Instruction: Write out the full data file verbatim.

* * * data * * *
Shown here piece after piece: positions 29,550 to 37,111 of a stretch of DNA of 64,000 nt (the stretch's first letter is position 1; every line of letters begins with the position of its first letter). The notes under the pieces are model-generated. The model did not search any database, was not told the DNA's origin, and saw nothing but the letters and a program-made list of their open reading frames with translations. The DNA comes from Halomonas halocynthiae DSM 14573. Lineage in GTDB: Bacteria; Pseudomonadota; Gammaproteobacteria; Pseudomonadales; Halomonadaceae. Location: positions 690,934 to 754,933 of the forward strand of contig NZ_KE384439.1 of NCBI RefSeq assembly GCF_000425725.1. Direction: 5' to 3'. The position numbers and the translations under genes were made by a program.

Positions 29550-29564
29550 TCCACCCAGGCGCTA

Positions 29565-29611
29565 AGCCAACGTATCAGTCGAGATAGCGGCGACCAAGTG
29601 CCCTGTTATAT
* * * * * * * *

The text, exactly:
Shown here piece after piece: positions 29,550 to 37,111 of a stretch of DNA of 64,000 nt (the stretch's first letter is position 1; every line of letters begins with the position of its first letter). The notes under the pieces are model-generated. The model did not search any database, was not told the DNA's origin, and saw nothing but the letters and a program-made list of their open reading frames with translations. The DNA comes from Halomonas halocynthiae DSM 14573. Lineage in GTDB: Bacteria; Pseudomonadota; Gammaproteobacteria; Pseudomonadales; Halomonadaceae. Location: positions 690,934 to 754,933 of the forward strand of contig NZ_KE384439.1 of NCBI RefSeq assembly GCF_000425725.1. Direction: 5' to 3'. The position numbers and the translations under genes were made by a program.

Positions 29550-29564
29550 TCCACCCAGGCGCTA

Positions 29565-29611
29565 AGCCAACGTATCAGTCGAGATAGCGGCGACCAAGTG
29601 CCCTGTTATAT